Debora A. Davidson, PhD, OTR/L, Clinical Occupational Therapy Editor

Debora A. Davidson, PhD, OTR/L, Clinical Occupational Therapy Editor

Are you aware of the positive psychology concept called flow?  It is a powerful force that we OTs can use to help clients to heal and gain strength from. Here’s a quick definition:

Flow is a psychological state that occurs when an individual is engaged in a task that is so engaging that they become extremely focused, to the exclusion of distractions, discomfort and time.

In his 2004 Ted Talk, Mihali Csíkszentmihályi relates flow to a state of ecstasy or joy that adds greatly to one’s quality of life.  Flow is different from some other types of ecstasy, as it is a state of that is connected with occupation.  I love the feeling of flow, and I am lucky to have accessed it during a range of activities that are easily available to me. Writing, lecturing and working with my clients have all resulted in flow at various times.

I know that many others derive flow very differently. Sewing, making music, creating a splint, or playing a sport might result in flow for others. These are not easy or mindless occupations; rather they are complex and challenging activities that challenge me at the “just right” level that A. Jean Ayres also wrote about. Here is what I know from having experienced flow: it is therapeutic and rejuvenating in a unique and important way, and OTs should try to help clients to achieve it as often as possible.

I have had my experience validated by watching my clients’ and students’ experiences of flow. When they achieve flow states, their eyes shine. They are oblivious to distractions. They are focused and engaged and “lose themselves” in the moment. They sustain their attention and persist through difficulties. When the session must end, they look up in surprise that the time has gone by so quickly and feel sad that our work must stop for the day.  Best of all, they leave our session feeling rejuvenated, calm and satisfied.  Often I hear comments such as “That was really therapeutic!” or “I really got a lot done.”  Always, they wish to come back and re-engage again at another time. Flow drives away stress, self-consciousness, anxiety and boredom. Flow is healing and affirming.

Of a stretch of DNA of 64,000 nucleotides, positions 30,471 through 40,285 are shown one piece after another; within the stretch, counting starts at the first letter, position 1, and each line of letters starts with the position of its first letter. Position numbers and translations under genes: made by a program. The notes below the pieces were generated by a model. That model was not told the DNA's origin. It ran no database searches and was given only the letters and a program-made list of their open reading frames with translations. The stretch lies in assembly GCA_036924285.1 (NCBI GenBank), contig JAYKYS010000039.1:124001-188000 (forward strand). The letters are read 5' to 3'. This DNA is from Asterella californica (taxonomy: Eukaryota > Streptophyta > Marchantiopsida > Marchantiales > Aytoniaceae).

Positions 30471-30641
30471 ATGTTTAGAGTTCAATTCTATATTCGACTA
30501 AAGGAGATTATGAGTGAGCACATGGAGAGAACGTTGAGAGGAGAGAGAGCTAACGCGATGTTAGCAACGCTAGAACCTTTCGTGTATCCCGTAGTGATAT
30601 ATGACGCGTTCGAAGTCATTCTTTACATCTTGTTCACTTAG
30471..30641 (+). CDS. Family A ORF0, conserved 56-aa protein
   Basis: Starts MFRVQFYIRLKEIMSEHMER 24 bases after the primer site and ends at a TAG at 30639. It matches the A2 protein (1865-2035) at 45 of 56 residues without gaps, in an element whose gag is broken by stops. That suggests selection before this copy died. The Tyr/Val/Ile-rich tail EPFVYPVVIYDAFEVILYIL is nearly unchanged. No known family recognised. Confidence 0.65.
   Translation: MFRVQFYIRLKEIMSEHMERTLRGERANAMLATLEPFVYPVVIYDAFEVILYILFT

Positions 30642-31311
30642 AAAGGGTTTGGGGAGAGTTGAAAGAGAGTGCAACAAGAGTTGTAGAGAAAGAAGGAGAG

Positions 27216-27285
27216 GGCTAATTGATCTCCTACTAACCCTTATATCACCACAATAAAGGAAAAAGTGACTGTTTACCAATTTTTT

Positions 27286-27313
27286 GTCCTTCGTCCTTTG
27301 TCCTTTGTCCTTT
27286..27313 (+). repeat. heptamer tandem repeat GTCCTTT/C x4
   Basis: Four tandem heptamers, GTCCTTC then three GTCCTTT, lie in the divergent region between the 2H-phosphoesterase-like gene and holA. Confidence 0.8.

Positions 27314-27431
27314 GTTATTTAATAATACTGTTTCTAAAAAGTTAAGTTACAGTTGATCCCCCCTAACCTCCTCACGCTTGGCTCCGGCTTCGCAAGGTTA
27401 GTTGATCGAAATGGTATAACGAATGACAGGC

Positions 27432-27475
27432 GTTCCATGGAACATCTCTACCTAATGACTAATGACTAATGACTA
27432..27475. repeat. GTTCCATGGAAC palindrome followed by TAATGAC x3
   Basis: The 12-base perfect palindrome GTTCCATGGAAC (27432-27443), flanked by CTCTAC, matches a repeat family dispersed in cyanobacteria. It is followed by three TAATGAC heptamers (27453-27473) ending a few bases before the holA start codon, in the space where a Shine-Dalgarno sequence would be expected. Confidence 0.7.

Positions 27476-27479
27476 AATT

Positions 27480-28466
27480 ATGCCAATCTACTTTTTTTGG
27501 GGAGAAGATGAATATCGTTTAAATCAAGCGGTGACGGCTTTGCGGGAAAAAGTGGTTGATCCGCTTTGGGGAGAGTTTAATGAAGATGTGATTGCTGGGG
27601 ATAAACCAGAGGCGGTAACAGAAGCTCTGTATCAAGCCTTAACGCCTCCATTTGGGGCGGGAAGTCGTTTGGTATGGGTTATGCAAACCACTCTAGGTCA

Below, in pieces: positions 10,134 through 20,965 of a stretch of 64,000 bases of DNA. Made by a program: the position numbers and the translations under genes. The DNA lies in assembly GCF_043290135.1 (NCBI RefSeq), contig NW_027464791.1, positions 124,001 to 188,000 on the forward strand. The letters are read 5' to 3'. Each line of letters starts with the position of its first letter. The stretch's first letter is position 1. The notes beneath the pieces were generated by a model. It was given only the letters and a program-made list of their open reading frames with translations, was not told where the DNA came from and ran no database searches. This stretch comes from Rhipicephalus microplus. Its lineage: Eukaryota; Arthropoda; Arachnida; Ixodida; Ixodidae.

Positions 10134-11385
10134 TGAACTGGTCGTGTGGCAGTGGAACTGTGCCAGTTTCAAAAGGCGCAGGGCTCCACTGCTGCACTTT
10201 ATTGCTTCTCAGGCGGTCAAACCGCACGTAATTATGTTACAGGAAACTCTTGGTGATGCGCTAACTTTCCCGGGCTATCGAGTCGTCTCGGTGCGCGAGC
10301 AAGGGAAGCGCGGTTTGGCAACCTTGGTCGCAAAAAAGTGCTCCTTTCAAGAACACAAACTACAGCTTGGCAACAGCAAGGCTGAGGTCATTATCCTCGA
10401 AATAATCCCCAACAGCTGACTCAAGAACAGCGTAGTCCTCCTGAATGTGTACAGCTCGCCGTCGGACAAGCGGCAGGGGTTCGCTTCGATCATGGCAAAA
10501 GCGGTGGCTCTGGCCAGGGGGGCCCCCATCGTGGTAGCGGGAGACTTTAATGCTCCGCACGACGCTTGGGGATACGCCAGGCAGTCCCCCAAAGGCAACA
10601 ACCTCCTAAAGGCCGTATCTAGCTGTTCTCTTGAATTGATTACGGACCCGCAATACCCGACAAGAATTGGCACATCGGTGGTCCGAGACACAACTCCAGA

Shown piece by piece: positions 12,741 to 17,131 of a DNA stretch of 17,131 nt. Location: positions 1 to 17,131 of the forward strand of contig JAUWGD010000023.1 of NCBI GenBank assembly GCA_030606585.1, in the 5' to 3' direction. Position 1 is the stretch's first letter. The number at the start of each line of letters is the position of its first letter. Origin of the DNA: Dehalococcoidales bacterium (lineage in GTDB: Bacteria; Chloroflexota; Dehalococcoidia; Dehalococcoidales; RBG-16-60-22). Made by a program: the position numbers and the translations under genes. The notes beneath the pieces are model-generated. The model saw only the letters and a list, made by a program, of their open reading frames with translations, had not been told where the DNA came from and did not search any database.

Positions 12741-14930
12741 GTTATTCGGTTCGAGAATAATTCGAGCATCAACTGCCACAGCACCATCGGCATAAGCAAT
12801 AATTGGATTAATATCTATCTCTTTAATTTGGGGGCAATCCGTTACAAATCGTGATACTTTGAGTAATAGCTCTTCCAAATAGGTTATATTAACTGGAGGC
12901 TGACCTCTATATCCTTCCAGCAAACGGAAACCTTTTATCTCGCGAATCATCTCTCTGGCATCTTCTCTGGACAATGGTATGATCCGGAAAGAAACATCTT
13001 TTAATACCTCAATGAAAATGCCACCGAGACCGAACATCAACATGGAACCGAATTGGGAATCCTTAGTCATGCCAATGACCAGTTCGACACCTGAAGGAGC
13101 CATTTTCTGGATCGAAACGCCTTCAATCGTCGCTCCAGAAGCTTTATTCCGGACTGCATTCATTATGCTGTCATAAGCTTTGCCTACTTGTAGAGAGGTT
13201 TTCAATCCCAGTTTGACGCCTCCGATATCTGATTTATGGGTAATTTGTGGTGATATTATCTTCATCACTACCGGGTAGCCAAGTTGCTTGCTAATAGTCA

How can we help to facilitate states of flow?

  1. Offer tasks in which the desired outcome and progress is clearly defined.
  2. The task itself should provide immediate feedback, so that the do-er is assisted to continuously adjust his or her actions and improve performance.
  3. There must be a dynamic balance between the do-er’s level of ability and the challenge required. A little sense of risk and suspense (“Can I really do this?”) is good. If the ratio of challenge to skill is off, though, you will end up with anxiety or apathy — anti- flow.
  4. Make sure there is enough time allotted for the do-er to engage and immerse. As noted previously, they will want to prolong the experience once flow begins. This is a great way to get some quality practice and sustained attention to task going.

You will need all of your skills in activity analysis, client-centeredness and creative problem-solving to meet this challenge.  And who knows? You may find yourself “flowing” right along with your clients.

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